The UK music festival scene will not include the popular Glastonbury Festival in 2012 giving other smaller events the opportunity to show what they are made of. Tickets for Glastonbury 2013 are however already being booked and you don’t want to miss out on this epic event on the music calendar.
The Glastonbury Festival took a break in 2001 and 2006, but has been a firm favourite with musicians and fans alike since the ‘70s. Don’t miss out on next year’s festival and book your tickets ASAP on the official website. There are of course many things to take into consideration when making the pilgrimage to Glastonbury and we have some top tips and nifty inside info to ensure you don’t get stuck in the Glastonbury mud.
Original Glastonbury organiser Michael Eavis, now in his 70s, still has the final say over this hard-hitting, rough-and-tumble music festival jam-packed with some of the world’s greatest names in music. But this festival is no picnic. You’ll need some serious planning, a tight buddy system and loads of energy.
Around 150 000 people flock to Worthy Farm in south west England where they revel in loud music thanks to the Pyramid Stage to the north of the farm, The Other Stage to the south and surrounding venues including the acoustic tent, comedy tent and even a circus. In between, you will find arts and crafts, food and loads of booze.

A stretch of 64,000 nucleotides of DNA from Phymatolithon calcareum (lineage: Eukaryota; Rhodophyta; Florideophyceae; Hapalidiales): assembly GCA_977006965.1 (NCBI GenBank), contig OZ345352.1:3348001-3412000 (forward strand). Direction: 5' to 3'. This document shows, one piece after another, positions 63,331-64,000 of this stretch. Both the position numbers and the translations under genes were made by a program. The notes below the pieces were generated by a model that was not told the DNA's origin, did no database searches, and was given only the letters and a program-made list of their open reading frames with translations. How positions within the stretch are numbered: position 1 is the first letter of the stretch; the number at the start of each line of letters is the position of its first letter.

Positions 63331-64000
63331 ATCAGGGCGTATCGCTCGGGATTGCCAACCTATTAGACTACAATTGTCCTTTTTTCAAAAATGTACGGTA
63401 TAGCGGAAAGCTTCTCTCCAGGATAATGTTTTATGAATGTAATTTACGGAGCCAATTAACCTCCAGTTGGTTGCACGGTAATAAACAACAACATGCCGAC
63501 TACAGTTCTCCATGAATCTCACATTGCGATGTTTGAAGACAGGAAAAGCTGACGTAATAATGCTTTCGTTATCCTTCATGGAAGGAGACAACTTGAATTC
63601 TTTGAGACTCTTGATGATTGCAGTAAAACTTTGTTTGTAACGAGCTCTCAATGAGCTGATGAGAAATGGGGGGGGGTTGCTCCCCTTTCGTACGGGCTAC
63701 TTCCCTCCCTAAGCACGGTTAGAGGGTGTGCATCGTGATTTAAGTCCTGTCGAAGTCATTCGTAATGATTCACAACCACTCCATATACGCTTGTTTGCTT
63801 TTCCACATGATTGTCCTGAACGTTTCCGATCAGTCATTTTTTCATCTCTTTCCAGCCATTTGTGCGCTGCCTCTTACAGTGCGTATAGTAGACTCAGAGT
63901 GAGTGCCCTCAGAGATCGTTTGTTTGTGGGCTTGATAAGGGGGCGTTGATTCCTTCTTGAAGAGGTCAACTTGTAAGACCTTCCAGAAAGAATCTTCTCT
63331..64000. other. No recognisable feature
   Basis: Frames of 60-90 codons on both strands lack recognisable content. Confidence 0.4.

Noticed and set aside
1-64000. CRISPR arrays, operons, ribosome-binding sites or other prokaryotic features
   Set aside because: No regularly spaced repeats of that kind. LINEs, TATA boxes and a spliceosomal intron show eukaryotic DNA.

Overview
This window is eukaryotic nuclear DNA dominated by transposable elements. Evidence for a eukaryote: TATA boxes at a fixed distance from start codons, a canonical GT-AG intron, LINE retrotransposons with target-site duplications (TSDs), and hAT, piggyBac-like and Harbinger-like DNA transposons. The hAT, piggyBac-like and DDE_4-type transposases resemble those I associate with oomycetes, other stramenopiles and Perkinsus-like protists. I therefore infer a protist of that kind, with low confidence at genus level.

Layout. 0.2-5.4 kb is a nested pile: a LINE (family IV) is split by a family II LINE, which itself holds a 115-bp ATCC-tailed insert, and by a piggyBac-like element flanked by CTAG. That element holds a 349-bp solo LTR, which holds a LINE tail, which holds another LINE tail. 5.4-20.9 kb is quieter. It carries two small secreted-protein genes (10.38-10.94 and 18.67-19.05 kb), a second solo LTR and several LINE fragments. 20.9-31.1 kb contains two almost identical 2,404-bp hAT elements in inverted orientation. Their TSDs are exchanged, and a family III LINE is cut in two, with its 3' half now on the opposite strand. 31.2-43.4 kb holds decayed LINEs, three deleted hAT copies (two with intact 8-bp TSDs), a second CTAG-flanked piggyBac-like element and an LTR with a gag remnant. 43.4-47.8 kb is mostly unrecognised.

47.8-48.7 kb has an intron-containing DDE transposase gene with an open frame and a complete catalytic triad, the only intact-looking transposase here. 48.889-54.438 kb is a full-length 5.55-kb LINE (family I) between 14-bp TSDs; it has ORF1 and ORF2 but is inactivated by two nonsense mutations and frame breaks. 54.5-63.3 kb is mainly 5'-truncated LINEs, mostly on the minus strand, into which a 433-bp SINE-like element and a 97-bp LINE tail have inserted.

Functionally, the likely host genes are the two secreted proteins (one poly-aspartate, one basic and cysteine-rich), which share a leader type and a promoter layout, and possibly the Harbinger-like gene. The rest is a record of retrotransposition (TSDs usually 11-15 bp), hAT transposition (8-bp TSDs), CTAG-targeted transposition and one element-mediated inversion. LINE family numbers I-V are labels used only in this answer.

If you are not the outdoor type, then Glastonbury is perhaps not the best suited festival for you. The idea is for people to mingle, live together, camp together, eat, drink and share in the music. So, most people who stay at the festival camp in tents. There are, however, a number of campsites available, some more demure, like the Limekilns and Hitchin Hill sites, whereas the louder crowd tend to stick to Pennard Hill.
Since 2001, festival bosses introduced tipis, some of which are permanently on the farm, others are brought along and pitched to accommodate up to six adults per tipi. Don’t worry, they come with groundsheets and raincatchers – you have to however remember your own bedding and camping equipment. One perk of the Tipi Park has to be the solar showers and yurt sauna – two luxuries you won’t usually find at outdoor music festivals! Expect to shell out a few pounds for these comfy abodes – they go for around £900 that’s in addition to the entry ticket. Sadly, caravan fans are not allowed to park their vans on the premises, but there are surrounding sites who will happily take you in.
Getting your hands on Glastonbury tickets are not as easy as you might think. Each person has to register well ahead of the festival. Each ticket sports the holder’s profile pic, so you can’t sneak your mates in or sell the ticket once you’ve bought it. Online registration can be done here but has to be done 48 hours prior to buying the ticket. This is the kicker, though, registration does not guarantee a ticket – and no – your chances of getting a ticket does not depend on how many times you register. The Glastonbury guys run a pretty tight ship, so it’s better to plan ahead, register, get the camping out of the garage and prepare for the outdoor music festival experience of your life.
Check out The Glastonbury Facebook Page or keep an eye on @Glasto2011 on Twitter.